The role of dendritic cells in rickettsial infection; initation of early immunity to spotted fever group Rickettsiae



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Identifying the role(s) dendritic cells play in rickettsial infection is important in determining the characteristics which elicit protective immunity. Previous data imply that Th1 responses are essential for immunity to rickettsiae; however, they do not address mechanisms important in initiating early immunity, particularly those involving dendritic cells. Dendritic cells are instrumental in initiation and control of a strong Th1 response towards invading pathogens. I hypothesize that cutaneous dendritic cells comprise an important initial target for rickettsial infection. Additionally, activation and migration of rickettsiae-infected dendritic cells to draining lymph nodes may be critical to activation of NK and CD8 T-cells. Lastly, preliminary data suggest that rickettsiae act as TLR4 agonists on dendritic cells, resulting in their activation. To elucidate the significance of dendritic cells in rickettsioses, I developed a model of dermal infection to demonstrate that cutaneous dendritic cells comprise an important initial target cell. Furthermore, I demonstrated that rickettsiae-infected dendritic cells were capable of inducing protective immunity in naïve mice to an ordinarily lethal challenge. This protection was correlated with significantly elevated levels of IFN-γ producing CD4 and CD8 T-cells as well as NK cells, indicating that rickettsiae-infected dendritic cells are capable of inducing protective Th1 responses and NK cell mobilization. Lastly, we demonstrated that mice defective in TLR4 signaling were more susceptible to lethal rickettsial infection. This susceptibility was correlated with a significant decrease in Th1 immune responses. Additionally, TLR4 was shown to be critical towards the generation of Th17 responses. TLR4 ligation in dendritic cells also appears important in augmenting NK cell activation in vivo.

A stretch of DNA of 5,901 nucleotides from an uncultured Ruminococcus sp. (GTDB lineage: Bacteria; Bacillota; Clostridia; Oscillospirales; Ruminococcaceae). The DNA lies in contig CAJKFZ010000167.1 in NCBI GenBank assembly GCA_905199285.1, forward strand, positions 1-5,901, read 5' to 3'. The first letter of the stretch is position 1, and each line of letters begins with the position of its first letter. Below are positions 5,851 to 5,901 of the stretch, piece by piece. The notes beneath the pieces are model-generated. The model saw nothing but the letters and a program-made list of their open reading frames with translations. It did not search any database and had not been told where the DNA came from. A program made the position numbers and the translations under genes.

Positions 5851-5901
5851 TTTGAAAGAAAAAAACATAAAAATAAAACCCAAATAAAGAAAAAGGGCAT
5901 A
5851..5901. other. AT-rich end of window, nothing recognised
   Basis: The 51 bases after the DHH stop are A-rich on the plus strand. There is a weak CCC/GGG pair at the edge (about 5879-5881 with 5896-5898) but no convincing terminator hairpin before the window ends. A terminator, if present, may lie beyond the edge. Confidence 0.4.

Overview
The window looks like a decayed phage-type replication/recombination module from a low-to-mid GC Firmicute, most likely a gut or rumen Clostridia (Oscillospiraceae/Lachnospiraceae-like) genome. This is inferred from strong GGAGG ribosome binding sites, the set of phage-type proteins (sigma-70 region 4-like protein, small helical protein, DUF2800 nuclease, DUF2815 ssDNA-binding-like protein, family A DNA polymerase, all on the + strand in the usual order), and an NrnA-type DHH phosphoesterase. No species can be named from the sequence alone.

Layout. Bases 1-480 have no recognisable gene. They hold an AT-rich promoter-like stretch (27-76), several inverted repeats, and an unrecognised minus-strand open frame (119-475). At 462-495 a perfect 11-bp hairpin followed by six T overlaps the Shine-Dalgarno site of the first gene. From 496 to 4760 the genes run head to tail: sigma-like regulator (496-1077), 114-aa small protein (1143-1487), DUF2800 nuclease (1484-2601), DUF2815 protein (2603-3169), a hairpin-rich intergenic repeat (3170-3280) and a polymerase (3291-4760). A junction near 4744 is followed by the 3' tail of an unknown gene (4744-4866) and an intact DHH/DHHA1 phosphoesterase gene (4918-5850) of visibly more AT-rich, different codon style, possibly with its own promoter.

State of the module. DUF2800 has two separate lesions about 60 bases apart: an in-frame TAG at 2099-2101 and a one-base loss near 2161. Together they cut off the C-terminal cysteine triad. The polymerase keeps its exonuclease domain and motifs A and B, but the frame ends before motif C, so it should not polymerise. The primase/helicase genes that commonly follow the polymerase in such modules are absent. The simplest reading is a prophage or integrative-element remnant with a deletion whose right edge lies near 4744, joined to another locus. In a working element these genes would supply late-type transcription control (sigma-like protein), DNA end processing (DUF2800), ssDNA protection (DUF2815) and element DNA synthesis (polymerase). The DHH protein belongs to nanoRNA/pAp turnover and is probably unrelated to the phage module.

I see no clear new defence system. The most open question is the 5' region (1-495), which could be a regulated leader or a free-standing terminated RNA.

toll-like receptor 4, Rickettsiae, natural killer cells, dendritic cells